Before we headed to the landfill that day, Widger introduced the group to Pastor Hector Lopez, a former Nogales attorney and judge. Inside his small church, Rivers of Living Waters, not too far from the municipal dump, Lopez told the amazing story of his childhood. Orphaned at 8-years-old, Lopez described how he once “lived in the garbage” in an abandoned car. A tearful Lopez described how he, as a child, scavenged for food in the dump. He made a decision to overcome poverty by continuing his education. While he earned a law degree and eventually became a judge, Lopez felt God calling him into ministry. Part of his ministry includes the families who live in the dump. As he speaks, it’s evident he is a man of great faith.
For seven years the We Are Family ministry and the Rivers of Living Waters Church have teamed up to deliver flour, rice, beans and other staples along with toys to as many as 5,000 families who live in Nogales, Sonora. Over the last two years the dump families received special attention. Widger, who looks a lot like St. Nick without the red suit and beard, struggles to contain his composure after we arrive at the landfill. It’s tough not to have a lump in your throat as you see two to three dozen children begin to line up for the only gifts they may receive for Christmas – a stuffed animal and a candy cane.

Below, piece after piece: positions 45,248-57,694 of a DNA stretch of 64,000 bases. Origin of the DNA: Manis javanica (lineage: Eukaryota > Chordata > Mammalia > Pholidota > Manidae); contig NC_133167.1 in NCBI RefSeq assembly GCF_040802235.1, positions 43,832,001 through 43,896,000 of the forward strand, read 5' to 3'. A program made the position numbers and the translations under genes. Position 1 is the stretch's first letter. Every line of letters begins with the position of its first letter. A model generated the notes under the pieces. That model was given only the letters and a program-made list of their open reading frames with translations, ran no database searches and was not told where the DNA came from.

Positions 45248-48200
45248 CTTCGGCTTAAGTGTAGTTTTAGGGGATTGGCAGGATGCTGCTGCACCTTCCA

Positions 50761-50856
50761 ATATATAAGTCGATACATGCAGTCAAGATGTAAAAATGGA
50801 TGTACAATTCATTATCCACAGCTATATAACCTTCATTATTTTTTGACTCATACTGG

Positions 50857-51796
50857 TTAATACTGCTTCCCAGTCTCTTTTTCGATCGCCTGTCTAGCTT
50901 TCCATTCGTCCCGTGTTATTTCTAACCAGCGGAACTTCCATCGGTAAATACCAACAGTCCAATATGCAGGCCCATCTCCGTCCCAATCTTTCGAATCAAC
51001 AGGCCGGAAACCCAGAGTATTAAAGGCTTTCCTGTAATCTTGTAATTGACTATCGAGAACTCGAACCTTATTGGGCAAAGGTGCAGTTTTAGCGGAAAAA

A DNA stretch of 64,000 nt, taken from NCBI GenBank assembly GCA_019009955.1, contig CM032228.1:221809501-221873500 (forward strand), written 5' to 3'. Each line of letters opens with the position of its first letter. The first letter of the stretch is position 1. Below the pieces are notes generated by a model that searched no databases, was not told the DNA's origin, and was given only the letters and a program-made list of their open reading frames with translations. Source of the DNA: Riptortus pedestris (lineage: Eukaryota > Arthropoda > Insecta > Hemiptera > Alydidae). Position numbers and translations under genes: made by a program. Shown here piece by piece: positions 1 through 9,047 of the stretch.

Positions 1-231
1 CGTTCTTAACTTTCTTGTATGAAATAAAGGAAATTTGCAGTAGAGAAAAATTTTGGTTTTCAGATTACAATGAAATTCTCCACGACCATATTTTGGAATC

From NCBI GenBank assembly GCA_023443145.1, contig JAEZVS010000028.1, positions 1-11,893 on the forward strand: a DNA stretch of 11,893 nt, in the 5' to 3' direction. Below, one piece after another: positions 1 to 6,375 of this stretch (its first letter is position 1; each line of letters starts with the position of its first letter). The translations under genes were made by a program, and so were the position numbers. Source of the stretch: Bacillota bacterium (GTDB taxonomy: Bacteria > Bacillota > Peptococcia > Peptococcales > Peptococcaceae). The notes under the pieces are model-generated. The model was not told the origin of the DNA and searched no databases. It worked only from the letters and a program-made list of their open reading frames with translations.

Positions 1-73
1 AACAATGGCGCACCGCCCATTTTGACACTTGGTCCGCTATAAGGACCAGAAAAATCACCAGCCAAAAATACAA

As we waited for the volunteers to unload boxes of clothes, food and toys, I asked Brenda what she could use the most. It seemed such an odd question as she and her family obviously could use all the comforts we take for granted in the U.S., like a hot shower and carpeted floors.
In Spanish she explained that her youngest daughter suffers from asthma and the bad air at the dump affects her breathing. “She needs a breathing machine.” It was the type of answer a mother would give.
For most of my adult life I’ve raised money to help Indian children not only in my community on the San Carlos Apache Reservation but around the country. Why do I care about the kids in Mexico? Aside from simply wanting to reach out to our Mexican neighbors who really need a helping hand, I can’t help but think about the bloodline of some of the recipients of these donated goods. There is a historical relationship that existed between the Apaches, Spaniards, and later Mexicans going back to the 1600s.